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One of the most popular songs from the 1960s was the song Wofa Nono, a danceable tune with humorous lyrics that describes a man who loves to buy without pay amongst other innuendos it may have. In 1961, the song was a huge hit and played several times during the Queen of England’s visit to Ghana 4 years after independence. The title of the song may not be known or even ring a bell to many contemporary folks however, a quick online search and listen to the first few seconds together the unmistakable voice of Joss Aikins will definitely ring a bell or two. This song was by the Broadway Dance Band.

Also known as the Broadway Band or Broadway Stars as is seen on some records, the Broadway Dance Band was one of the most popular and sorted after bands in its time ranking with Black Beats and the Ramblers, the band National and International Success. They enjoyed massive fame between the late 50s and early 60s.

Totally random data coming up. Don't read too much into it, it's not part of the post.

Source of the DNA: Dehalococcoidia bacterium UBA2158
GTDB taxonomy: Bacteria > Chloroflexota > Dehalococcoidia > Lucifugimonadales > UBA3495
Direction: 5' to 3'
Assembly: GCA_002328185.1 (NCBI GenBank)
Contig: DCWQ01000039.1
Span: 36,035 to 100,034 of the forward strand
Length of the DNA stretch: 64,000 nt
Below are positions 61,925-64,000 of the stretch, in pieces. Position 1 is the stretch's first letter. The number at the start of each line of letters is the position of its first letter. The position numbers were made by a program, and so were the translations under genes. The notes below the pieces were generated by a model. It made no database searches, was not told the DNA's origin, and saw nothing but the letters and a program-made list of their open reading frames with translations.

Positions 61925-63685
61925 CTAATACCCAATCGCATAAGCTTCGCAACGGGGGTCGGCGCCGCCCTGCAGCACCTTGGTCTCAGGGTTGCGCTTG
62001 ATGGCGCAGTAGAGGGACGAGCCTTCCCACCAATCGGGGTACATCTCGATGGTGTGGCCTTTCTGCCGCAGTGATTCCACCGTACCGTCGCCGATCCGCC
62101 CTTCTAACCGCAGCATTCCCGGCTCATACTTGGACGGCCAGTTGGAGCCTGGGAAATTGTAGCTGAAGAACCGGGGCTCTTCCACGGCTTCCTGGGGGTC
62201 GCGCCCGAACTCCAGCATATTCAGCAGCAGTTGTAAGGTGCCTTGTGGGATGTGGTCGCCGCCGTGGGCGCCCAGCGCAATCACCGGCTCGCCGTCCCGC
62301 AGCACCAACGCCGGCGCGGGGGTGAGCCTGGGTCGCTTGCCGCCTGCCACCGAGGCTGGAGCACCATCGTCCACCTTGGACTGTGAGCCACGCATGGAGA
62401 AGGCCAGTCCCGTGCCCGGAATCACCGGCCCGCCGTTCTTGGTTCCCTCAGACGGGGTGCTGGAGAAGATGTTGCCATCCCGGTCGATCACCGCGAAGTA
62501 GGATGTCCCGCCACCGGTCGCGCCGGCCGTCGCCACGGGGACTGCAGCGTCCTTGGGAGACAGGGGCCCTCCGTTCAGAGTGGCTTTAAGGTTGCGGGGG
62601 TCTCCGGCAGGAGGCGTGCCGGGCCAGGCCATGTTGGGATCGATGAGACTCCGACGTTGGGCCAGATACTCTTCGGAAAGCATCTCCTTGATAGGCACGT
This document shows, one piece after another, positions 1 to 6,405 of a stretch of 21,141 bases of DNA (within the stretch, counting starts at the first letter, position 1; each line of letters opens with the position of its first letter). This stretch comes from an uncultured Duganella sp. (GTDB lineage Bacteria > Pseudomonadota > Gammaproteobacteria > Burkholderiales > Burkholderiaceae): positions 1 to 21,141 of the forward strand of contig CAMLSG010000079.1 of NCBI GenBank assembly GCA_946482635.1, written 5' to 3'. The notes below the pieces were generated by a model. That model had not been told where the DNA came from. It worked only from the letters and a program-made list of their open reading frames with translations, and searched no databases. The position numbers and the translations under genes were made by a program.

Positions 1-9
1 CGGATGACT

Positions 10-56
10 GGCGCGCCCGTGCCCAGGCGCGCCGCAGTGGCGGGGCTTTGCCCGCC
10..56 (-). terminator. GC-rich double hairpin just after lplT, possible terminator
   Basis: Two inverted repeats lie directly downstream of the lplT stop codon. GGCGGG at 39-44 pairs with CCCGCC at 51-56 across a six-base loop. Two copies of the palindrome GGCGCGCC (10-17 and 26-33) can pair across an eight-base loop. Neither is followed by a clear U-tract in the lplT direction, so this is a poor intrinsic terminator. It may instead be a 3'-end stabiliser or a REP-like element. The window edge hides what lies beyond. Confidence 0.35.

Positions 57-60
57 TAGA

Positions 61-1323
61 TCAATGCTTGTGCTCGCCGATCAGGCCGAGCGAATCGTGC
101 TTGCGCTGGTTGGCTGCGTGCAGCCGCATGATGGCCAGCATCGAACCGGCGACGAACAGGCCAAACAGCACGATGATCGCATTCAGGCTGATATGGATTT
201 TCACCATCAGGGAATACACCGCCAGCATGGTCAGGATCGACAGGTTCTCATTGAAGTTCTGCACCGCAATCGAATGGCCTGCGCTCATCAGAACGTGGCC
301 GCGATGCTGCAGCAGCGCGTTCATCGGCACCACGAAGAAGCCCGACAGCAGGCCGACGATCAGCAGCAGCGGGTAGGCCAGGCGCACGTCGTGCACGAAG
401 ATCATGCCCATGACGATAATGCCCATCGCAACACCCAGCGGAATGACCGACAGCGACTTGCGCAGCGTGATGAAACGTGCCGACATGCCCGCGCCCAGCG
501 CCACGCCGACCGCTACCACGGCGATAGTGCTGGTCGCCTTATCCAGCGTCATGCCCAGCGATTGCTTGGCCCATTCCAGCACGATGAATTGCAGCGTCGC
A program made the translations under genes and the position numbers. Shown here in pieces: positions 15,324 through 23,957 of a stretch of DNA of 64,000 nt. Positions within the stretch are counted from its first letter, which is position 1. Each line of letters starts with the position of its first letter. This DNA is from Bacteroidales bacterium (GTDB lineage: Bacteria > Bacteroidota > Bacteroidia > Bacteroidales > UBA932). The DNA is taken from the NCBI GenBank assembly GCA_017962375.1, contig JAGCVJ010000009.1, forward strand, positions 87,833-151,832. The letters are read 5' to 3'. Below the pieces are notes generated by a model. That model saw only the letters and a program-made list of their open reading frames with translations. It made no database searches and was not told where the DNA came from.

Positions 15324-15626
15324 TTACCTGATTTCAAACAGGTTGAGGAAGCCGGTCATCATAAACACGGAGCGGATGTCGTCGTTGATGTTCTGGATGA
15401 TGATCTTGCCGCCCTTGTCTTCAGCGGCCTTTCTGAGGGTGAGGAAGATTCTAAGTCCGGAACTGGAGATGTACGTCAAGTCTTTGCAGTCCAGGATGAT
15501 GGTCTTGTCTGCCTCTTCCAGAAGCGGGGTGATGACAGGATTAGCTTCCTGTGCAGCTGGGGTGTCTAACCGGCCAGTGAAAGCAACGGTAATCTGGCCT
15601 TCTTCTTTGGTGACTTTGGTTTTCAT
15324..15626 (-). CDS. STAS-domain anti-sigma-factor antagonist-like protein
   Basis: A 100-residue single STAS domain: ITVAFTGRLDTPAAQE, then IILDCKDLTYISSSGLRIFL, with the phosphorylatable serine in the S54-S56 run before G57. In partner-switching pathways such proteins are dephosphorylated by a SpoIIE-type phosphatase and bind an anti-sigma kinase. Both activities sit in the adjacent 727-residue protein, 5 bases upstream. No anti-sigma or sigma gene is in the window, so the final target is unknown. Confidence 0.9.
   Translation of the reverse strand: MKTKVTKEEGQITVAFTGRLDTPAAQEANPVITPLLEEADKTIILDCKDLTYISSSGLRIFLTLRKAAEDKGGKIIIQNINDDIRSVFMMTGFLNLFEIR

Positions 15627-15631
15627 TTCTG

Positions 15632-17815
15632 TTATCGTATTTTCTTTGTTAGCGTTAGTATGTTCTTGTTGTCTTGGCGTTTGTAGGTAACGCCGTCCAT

The Broadway band finds its roots in Takoradi in the Western Region of Ghana where there was an equally big music scene with several bands and musicians playing in hotels and pubs to make ends meet. Dance Bands were a particular favorite in Western Region and this is evident till date as the city pulls thousands of people every year to the Takoradi Street Carnival ( Ankos Festival) where different groups of brass bands take to the streets to battle it out with music, art and dance.

The band was started in 1958 by Musician Sammy Obot. During the late 50s to early 60s, many Nigerian creatives moved to Ghana to find opportunities and learn from the creative space that was flourishing in all sectors especially music, theatre or film. Likewise, many Ghanaian creatives who felt the creative space was too chocked and hard to enter made their way to Nigeria where their skills were highly sorted and getting work in the creative sector was much easier. This exchange came in handy as the Nigerian music scene was handicapped with instrumentalists and the Ghanaian music scene also needed exceptional trumpet and horn players.